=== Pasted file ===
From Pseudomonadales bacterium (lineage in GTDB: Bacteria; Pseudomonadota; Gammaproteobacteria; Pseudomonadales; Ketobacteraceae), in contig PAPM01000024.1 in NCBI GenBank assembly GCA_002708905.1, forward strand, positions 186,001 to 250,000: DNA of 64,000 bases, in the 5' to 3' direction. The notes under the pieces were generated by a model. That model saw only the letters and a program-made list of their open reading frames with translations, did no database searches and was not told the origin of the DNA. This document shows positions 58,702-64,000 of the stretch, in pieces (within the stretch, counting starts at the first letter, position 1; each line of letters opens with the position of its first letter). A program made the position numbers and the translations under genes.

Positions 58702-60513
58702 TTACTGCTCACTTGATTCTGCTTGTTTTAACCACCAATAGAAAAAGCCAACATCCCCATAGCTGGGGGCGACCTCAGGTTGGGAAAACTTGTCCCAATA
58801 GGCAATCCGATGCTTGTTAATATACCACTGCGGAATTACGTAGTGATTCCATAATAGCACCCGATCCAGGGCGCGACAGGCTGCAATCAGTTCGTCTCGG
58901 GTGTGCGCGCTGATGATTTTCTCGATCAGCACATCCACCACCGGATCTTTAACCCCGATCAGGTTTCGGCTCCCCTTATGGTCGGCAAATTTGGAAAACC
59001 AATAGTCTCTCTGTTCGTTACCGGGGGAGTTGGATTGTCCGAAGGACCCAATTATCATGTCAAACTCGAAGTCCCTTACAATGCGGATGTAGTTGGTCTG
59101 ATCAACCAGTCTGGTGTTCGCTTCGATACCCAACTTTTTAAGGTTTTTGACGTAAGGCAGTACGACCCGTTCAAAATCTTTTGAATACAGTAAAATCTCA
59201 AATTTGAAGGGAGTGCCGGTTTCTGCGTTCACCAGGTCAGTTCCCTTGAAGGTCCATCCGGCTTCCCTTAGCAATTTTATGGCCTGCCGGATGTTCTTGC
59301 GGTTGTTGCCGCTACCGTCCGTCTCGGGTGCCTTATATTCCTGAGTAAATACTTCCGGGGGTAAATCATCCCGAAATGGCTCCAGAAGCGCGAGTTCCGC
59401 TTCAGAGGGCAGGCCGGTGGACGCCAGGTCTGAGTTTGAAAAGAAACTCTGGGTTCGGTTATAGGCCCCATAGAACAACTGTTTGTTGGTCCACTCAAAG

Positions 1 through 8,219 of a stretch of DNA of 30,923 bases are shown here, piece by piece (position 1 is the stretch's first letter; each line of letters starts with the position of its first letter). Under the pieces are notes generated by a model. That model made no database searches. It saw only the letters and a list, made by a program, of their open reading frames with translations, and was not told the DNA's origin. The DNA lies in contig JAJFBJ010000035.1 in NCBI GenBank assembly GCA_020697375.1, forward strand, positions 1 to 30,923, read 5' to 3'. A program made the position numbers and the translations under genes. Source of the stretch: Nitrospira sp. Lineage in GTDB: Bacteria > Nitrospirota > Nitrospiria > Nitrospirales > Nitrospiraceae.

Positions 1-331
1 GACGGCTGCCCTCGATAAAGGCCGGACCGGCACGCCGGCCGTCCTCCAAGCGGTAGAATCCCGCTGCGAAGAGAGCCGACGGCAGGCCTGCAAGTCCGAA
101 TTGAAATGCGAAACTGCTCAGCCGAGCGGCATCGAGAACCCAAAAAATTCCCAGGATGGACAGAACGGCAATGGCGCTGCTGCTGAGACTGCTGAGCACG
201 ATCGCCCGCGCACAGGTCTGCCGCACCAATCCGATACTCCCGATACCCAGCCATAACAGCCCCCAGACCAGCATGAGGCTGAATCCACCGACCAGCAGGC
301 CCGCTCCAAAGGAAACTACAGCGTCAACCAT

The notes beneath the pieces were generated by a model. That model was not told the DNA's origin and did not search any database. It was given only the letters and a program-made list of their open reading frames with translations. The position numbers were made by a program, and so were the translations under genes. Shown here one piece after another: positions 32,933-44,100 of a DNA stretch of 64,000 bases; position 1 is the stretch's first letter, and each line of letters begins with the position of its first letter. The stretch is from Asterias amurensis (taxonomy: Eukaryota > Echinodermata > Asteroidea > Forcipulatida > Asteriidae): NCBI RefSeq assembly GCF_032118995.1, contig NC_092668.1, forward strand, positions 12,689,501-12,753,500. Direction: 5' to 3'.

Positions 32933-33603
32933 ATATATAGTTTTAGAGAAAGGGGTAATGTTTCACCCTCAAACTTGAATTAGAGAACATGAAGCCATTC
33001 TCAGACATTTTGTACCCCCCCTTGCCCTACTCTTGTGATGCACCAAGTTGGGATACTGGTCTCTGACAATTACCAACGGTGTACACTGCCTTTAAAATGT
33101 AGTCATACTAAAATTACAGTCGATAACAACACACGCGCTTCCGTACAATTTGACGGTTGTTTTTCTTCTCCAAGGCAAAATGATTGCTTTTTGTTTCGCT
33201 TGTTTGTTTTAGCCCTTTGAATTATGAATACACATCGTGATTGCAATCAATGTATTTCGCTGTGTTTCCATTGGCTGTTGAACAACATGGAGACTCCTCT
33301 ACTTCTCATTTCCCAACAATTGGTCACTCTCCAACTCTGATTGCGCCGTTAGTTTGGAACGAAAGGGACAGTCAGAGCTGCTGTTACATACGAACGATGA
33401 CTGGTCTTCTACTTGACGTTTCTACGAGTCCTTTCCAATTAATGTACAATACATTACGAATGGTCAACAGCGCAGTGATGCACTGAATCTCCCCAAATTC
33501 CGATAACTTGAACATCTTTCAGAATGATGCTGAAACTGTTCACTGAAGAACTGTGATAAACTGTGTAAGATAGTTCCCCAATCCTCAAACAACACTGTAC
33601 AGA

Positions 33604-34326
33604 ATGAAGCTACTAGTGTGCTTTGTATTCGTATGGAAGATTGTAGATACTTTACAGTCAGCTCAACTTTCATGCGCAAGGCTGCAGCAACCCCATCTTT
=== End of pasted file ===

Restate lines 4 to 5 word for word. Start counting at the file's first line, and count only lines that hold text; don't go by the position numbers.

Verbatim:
58801 GGCAATCCGATGCTTGTTAATATACCACTGCGGAATTACGTAGTGATTCCATAATAGCACCCGATCCAGGGCGCGACAGGCTGCAATCAGTTCGTCTCGG
58901 GTGTGCGCGCTGATGATTTTCTCGATCAGCACATCCACCACCGGATCTTTAACCCCGATCAGGTTTCGGCTCCCCTTATGGTCGGCAAATTTGGAAAACC